Street Artist Apex on the Haight/Masonic Mural and Art Thriving on Neglect
Born and raised in San Francisco, Apex has been doing street art since 1992, when he was just 14. Now, at age 34, he's one of San Francisco's veteran practitioners -- someone whose spray-paintings are instantly recognizable. Loops, lines, and half-circles converge into a nucleus, which often splits apart at the outer edges. With bold colors, and intricate shading and paint strokes -- like that of an Impressionist painter -- Apex's creations stand out from outdoor walls around San Francisco, and also at 941Geary gallery in an exhibit called "Reflected" that continues until January 5.
|Courtesy of Apex and 941Geary|
SF Weekly spoke with Apex about the exhibit, his large mural at Haight and Masonic (created in August), and the state of street art in a city with dwindling spaces for artists. Apex, whose given name is Ricardo Richey, has exhibited in galleries around the Bay Area, including Yerba Buena Center for the Arts, and has been an artist in residence at the Headlands Center for the Arts.
Your new exhibit gives you a large gallery space where you could do anything you wanted. You created 12 large paintings, and 12 small, framed variations of the same bright images, along with a dark grid pattern on the floor and walls. What's the story behind "Reflected"?
The architecture of the gallery dictated a different presentation and approach. With all the raw wood and brick, and because the space is so open, I wanted to engage the viewer more -- to have the viewer participate more. The wall and the floor all have a continuing pattern, and it starts in the center of the floor and works its way out -- mirroring itself, to go with the theme of the show. The space is so big I wanted to darken the space, and then have bright canvases. On their own, they're bright but also subtle and soothing. It makes the space small, even though you're aware the space is big.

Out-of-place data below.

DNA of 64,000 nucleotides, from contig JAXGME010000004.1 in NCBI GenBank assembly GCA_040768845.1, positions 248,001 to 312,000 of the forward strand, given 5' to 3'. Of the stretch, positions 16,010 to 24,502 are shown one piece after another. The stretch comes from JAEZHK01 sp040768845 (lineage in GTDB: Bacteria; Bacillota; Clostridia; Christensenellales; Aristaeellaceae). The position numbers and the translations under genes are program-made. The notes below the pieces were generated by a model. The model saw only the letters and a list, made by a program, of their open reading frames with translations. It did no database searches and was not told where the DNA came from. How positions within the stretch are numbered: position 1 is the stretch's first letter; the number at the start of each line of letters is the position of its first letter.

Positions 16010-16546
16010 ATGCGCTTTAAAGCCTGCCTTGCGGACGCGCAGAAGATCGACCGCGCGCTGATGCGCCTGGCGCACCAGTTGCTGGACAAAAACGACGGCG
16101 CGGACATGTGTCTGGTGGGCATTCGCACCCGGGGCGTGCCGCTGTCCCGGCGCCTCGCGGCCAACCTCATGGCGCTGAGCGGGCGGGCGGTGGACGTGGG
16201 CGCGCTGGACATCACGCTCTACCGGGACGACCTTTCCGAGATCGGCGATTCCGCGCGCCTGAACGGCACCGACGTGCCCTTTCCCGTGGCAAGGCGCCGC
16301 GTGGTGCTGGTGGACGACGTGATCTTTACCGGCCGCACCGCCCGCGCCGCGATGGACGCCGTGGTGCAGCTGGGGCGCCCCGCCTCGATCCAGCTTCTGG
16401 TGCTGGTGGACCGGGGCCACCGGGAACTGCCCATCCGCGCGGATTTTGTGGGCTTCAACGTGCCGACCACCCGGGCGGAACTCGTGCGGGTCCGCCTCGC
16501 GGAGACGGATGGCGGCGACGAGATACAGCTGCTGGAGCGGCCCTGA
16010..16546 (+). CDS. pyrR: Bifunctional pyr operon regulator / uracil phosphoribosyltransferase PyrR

The intricate forms in your art remind me a lot of fragmented letters, architectural patterns -- even freeway ramps from a distance. There's a reason for that, right?
I love every field of architecture -- from landscape architecture to urban design -- and lines that occur in nature and the lines that are man-made. If you stand on the street, you see a city one way. If you're flying over a city, you see it in a different light. Both are different levels of abstraction in my mind. With my work, it's all about how far I can abstract the root of where it comes from. And then when it breaks down, what do I get? What new ideas come from that? That's the most interesting thing for me. When people say my work reminds them of different things that I personally enjoy, it lets me know that not only is my painting signature in the work, the work is deeply related to who I am as an artist -- that those interests are coming through the work. I have a wide gamut of interests. No one who has ever said, "Oh, I see this in your work," was completely wrong.
Up next: Is it a good time to be a street artist in S.F.?